And that pisses me off even more. Tracy Morgan’s never-ending one man minstrel show is actually the less disrespectful half of this equation.

Remember, if you will, that the New Beetle was recently laid to rest, with commemorative Final Editions available this spring. Remember also that I pointed out the ridiculousness of designing a marketing campaign around a retired model. VW and I were in agreement on one point, at least, which is why, as far as I can discern, the iconic New Beetle will not be sharing the stage. “Punch Dub” is supposed to boost the rest of the product lineup absent any bug shapes whatsoever. Hence the name change from “Bug” to “Dub,” I guess. Plus, it sounds more “diverse” that way, don’t it?

For the last few years of its life, the New Beetle was largely ignored. On the heels of its life support being disconnected, VW finally claims a meme it’s ignored for so long, and for which the New Beetle must be given at least a shred of credit, and for what? To inject some life into its current model lineup with a sad clown. VW says the ads are “designed to increase model awareness and familiarity by reminding consumers of all the Volkswagens on the road.” Well, that’s certainly a noble goal, but what could “Punch Dub” have done for the New Beetle?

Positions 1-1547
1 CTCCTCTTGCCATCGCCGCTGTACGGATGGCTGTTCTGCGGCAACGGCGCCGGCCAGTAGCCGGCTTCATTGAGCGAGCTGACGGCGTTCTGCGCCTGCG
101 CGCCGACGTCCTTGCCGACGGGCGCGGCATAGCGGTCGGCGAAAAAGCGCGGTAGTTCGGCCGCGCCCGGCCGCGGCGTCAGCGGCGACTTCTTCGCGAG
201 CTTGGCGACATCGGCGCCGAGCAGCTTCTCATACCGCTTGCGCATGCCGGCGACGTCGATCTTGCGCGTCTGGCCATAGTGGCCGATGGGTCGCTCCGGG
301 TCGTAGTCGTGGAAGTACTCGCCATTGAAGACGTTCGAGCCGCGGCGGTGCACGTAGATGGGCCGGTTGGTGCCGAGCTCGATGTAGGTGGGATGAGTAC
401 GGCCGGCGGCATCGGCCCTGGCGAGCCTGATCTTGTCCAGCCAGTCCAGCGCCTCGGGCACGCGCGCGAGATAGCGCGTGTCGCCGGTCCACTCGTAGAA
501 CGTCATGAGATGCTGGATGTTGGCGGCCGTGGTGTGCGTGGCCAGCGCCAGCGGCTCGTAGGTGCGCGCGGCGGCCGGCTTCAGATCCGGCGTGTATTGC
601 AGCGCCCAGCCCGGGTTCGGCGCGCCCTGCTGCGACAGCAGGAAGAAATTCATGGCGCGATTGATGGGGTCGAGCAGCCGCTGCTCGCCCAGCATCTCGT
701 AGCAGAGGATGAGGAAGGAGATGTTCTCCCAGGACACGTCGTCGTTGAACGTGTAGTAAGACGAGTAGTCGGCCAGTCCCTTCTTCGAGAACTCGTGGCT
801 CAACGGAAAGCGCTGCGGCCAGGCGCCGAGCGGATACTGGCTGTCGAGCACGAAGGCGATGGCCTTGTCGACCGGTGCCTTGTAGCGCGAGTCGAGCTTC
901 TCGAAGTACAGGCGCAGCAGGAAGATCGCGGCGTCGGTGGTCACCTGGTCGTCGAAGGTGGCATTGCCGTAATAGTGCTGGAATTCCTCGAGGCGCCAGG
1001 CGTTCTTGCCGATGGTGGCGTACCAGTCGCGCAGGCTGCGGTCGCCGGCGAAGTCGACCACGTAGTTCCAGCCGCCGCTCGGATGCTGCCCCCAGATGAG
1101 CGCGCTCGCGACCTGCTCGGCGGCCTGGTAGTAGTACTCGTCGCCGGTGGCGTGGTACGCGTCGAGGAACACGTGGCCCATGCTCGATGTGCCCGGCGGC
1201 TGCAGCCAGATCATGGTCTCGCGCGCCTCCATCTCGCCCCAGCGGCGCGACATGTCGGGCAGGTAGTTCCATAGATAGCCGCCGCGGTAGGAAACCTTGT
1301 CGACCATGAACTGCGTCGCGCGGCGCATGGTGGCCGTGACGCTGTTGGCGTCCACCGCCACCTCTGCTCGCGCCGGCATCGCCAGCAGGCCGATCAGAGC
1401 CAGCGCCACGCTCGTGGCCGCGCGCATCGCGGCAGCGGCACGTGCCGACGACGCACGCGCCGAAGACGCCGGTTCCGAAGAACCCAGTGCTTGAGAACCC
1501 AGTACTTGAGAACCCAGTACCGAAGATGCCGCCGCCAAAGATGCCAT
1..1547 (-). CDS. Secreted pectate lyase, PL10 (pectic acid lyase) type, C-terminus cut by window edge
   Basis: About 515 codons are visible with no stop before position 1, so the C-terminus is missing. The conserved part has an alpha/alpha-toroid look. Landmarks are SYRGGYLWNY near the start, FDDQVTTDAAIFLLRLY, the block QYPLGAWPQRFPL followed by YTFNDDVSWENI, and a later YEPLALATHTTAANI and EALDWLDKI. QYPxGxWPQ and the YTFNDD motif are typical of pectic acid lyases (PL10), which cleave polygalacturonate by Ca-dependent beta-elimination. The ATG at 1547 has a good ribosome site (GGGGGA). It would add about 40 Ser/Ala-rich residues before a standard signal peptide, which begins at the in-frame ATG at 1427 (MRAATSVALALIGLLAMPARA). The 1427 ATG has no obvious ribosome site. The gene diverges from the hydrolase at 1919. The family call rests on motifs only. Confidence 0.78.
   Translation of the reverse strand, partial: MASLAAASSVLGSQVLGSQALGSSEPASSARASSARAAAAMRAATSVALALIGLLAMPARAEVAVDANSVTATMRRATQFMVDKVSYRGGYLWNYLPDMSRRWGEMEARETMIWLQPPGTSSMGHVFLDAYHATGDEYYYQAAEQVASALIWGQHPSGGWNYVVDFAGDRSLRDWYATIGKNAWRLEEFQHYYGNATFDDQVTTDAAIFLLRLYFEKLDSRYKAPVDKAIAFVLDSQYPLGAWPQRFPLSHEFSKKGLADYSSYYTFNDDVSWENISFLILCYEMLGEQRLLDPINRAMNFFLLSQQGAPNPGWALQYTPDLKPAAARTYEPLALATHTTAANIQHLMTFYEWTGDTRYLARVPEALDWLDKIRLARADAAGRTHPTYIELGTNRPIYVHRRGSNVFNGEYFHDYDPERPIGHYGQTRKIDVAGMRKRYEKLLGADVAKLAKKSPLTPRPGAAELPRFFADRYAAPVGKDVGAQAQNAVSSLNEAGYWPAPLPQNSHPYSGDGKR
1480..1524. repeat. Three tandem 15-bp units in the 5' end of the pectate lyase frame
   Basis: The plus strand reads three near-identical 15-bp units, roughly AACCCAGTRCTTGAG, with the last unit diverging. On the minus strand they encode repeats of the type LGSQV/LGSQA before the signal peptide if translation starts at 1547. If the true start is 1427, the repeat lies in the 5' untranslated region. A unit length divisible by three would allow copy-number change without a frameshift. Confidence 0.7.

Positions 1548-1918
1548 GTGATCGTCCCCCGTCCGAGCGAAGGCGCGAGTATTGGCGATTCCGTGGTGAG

My warm and fuzzy feelings for Volkswagen have a bit of mileage before they’ve run out completely, fueled by my lifelong fondness for the brand if not the actual cars. That’s why I hope Tracy Morgan and “Punch Dub” aren’t a complete catastrophe. VW should hold itself to a higher standard, and that’s why I look forward to browsing the wares at the Chicago Auto Show next week, and why I hope to get a few minutes of relative privacy with one of the last New Beetles to sit in a spotlight.

I have faith that the Punch Buggy will get its swan song. See you at the Chicago Auto Show.

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Cherise LaPine-Grueninger